This feeling is even more palpable in the second room of the show, where a single imposing work institutes its own rhythm in the space. It is composed of plates cast from Celotex panels (the kind used for insulation in house-building), very similar to the ones that Stingel has used several times in the past. In those previous works, the public was invited to engage with the panels by leaving traces of their passage in the form of marks and signatures. On other occasions, the panels were placed on the floor and people were encouraged to walk on them. The subsequent casts were therefore turned into a recording device, the act of viewing expanded to include using, scraping and engraving. But in this new work, for the very first time, Stingel creates the cast (made in copper and subsequently chromed in nickel) of a wall which is pristine as it is before the public engages with it. It is akin to a Polaroid image of a splendid building, moments before it is torn down by a wrecking ball. The quasi-mirroring surface of the nickel-chromed cast attracts and enchants the viewer from a distance. However, upon closer inspection, there is a small crack in one of the panels on the right — a tiny hole that exposes the bowels of the painting and reveals the possibility that its own disintegration could happen at any time.

For those not familiar with the Celotex series (and how they usually appear), hanging on the walls on the second floor at Massimo De Carlo are five square silver panels consumed and eroded by the public’s passage. In some, the surface is almost unharmed; in others it is rubbed away, fragmented by the weight of passing bodies. As in “The Revelation of Erasure” by Brian Dillon, here “erasure is never merely a matter of making things disappear: there is always some detritus strewn about in the aftermath, some bruising to the surface from which word or image has been removed, some reminder of the violence done to make the world look new again.” In each mark left on the surface one can feel the presence of man, and his hesitation: the apparently skeptical response to the artist’s invitation to vandalism. Stingel stages a spectacle that brings to mind the distinction made by Bruno Latour and Peter Weibel between iconoclasm — “when we know what is happening in the act of breaking” — and iconoclash — “when one does not know, one hesitates, one is troubled,” because it is not certain whether the act is “destructive or constructive”.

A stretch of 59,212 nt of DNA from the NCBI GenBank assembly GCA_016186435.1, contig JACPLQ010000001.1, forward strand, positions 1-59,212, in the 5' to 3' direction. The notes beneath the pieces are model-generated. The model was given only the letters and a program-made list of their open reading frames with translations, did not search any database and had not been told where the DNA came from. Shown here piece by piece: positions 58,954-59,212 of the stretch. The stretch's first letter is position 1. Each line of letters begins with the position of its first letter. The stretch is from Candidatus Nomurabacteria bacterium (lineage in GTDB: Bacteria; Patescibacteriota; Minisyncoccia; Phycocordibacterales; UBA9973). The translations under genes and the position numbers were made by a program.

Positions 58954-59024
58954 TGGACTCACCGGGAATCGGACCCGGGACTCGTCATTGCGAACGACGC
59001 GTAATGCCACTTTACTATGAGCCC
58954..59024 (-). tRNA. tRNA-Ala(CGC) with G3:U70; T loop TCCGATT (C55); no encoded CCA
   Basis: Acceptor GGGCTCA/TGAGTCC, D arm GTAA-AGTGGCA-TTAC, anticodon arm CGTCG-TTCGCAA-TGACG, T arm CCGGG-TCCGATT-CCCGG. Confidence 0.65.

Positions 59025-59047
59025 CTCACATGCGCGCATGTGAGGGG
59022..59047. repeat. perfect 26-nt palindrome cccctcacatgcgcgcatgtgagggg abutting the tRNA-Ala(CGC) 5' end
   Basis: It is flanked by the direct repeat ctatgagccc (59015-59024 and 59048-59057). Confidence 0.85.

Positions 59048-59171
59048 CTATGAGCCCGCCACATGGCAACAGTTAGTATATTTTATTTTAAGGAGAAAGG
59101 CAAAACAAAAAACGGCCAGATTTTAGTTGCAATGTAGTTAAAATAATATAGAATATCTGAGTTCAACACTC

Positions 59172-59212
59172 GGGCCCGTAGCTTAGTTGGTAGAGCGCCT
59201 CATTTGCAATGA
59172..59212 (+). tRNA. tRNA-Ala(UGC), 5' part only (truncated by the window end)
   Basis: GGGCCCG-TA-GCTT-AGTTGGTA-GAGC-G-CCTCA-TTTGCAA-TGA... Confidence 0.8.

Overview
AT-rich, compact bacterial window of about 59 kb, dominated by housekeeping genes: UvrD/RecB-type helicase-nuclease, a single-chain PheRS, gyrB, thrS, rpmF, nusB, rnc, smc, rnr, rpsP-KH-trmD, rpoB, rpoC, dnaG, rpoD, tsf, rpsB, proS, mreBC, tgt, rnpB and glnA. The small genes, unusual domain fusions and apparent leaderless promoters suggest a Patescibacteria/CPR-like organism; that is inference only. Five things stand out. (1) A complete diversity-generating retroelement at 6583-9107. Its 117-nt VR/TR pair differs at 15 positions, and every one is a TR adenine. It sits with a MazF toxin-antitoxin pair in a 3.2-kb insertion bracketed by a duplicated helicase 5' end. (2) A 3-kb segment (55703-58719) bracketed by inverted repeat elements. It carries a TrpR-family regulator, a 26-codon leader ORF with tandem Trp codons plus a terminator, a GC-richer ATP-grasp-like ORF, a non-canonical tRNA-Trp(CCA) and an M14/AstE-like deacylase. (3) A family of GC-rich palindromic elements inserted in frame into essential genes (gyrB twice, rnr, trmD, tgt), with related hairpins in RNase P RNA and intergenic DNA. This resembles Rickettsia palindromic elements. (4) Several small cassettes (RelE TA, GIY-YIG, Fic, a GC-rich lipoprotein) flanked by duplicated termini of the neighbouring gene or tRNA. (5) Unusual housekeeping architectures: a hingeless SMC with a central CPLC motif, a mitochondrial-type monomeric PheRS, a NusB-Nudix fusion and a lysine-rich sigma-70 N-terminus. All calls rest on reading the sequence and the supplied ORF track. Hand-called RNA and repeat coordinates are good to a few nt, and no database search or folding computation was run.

Stingel purposely sabotages the pictorial plane and develops sophisticated forms of command and control by encouraging people to immortalize themselves on the painting. He re-orders the spatial boundaries (floors becomes walls) and calls to attention the false neutrality of the gallery space. In doing so, he casts a light on the cracks in the temple; he stages a game of politics that primarily functions via the negative (just like his use of space: large-scale gallery rooms with no physical presence in the middle). But, most importantly, he masterfully plays a symphony of destruction. Just as every note played by the musicians portrayed by Dyer carried the weight of their dissipated life, the formal aesthetic abstraction of Stingel’s work is burdened by the ghostlike presence of a memento mori (that takes form in all the traces left in his constant process of scratching out, both metaphorically  — as in the damask painting — and literally — as in the Celotex casts). Just like jazz, Stingel’s work is rich in meaning: it is bitter, mournful, somber. But beautiful.


From: Mousse Magazine, Issue #45, October 2014